In Raymond Carver's "Cathedral," why did he choose a cathedral and not another object?

Expert Answers

An illustration of the letter 'A' in a speech bubbles

A cathedral is a physical embodiment of transcendent, universal values. The narrator, unlike the blind man, Robert, seems disconnected from these values and all they represent. His limited perspective on life is restricted to the here and now; he has no use for anything that's remotely spiritual or other-worldly. Thanks...

Unlock
This Answer Now

Start your 48-hour free trial to unlock this answer and thousands more. Enjoy eNotes ad-free and cancel anytime.

Start your 48-Hour Free Trial

A cathedral is a physical embodiment of transcendent, universal values. The narrator, unlike the blind man, Robert, seems disconnected from these values and all they represent. His limited perspective on life is restricted to the here and now; he has no use for anything that's remotely spiritual or other-worldly. Thanks to Robert, however, he's able to gain a new perspective on things as he draws a picture of a cathedral.

Cathedrals come in all different architectural styles, yet they all reach up to heaven in a symbolic recognition of a higher power. That's what the narrator is unwittingly doing when he draws the cathedral for Robert. He's acknowledging the existence of a much bigger world than the one in which he's been living.

Approved by eNotes Editorial Team
An illustration of the letter 'A' in a speech bubbles

In Raymond Carver's short story "Cathedral," the narrator, who is extremely close-minded about his visitor's handicap, learns to see him with a new perspective as they draw a cathedral together.  The experiment begins after dinner as the two men watch and listen to a television program; when a cathedral is mentioned, the narrator is unable to explain what it looks like to the blind man.  Robert encourages the narrator to draw it for him, so he can follow the movement and understand the shape.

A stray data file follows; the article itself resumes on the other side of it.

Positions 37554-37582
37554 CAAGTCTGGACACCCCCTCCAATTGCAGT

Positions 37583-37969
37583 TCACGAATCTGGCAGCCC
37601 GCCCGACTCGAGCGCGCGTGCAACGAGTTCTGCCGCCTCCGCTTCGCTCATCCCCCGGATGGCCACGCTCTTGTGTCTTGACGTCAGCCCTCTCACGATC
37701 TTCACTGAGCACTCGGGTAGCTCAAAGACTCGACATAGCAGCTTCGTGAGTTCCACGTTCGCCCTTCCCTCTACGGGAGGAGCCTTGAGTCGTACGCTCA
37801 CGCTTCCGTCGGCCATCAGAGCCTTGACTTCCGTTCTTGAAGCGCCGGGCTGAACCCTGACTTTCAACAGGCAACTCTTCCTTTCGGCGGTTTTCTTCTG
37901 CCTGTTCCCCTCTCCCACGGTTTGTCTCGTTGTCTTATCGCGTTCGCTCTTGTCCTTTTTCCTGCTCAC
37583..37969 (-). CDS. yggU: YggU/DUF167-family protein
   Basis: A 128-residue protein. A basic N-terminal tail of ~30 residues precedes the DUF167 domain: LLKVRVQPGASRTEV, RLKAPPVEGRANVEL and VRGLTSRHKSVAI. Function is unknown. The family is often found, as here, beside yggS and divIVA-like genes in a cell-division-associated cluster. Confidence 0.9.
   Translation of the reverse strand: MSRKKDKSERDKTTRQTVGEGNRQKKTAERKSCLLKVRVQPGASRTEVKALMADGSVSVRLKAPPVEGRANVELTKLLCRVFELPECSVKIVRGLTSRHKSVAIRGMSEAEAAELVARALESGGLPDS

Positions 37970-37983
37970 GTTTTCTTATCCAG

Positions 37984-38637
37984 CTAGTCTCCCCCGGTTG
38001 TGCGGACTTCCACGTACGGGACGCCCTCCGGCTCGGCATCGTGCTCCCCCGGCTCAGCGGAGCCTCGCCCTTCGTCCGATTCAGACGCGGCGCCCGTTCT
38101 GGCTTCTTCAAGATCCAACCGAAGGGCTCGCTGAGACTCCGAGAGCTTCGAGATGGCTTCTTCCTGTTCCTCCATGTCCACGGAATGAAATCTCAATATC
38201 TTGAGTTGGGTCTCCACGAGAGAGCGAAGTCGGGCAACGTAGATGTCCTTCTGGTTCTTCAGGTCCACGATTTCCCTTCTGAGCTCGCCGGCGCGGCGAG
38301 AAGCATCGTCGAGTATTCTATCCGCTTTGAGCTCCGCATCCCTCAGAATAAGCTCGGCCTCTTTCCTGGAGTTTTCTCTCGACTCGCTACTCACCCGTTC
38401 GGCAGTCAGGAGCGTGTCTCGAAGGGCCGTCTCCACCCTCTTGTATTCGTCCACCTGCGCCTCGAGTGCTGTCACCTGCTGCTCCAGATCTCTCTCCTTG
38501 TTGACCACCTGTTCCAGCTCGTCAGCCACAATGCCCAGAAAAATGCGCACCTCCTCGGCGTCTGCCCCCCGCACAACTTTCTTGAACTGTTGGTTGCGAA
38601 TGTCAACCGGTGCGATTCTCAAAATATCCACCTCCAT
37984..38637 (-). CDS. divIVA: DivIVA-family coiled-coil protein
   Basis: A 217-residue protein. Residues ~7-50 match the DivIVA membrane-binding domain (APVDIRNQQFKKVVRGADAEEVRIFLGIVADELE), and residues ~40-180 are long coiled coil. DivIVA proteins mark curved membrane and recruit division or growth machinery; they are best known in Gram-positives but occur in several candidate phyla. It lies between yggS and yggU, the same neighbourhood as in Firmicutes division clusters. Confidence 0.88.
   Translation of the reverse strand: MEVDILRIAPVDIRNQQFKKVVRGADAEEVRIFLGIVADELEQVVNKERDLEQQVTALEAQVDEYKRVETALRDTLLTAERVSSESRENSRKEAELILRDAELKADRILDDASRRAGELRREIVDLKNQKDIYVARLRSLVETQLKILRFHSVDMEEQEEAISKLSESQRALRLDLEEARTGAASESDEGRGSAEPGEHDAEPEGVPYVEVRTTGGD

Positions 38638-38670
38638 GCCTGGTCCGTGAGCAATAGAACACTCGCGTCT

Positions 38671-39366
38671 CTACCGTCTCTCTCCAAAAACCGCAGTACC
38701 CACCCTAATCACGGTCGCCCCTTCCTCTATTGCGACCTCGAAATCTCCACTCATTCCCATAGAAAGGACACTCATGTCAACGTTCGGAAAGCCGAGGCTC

Carver's choice of the subject, the cathedral, is symbolic and paramount to the developing theme in the story.  Cathedrals are long-lasting monuments to God, a place of grace, but also of vision--to learn and see the truth.  As the narrator sketches the cathedral with Robert, he begins to see the truth about him, not as simply a blind man, but as a genuine individual.  Moreover, cathedrals are auspicious buildings that take years of collaboration and effort to build, very similar to how a friendship must be formed and cultivated.  In the end, the narrator and Robert develop the foundation for a friendship that night as they draw the cathedral together:

"The blind man said, 'We’re drawing a cathedral. Me and him are working on it...'"

Carver's use of the cathedral imbues the story with a deeper subtext by suggesting a place in which beauty, vision, and grace all meaningfully come together.  Cathedrals are a place of transformation.

Approved by eNotes Editorial Team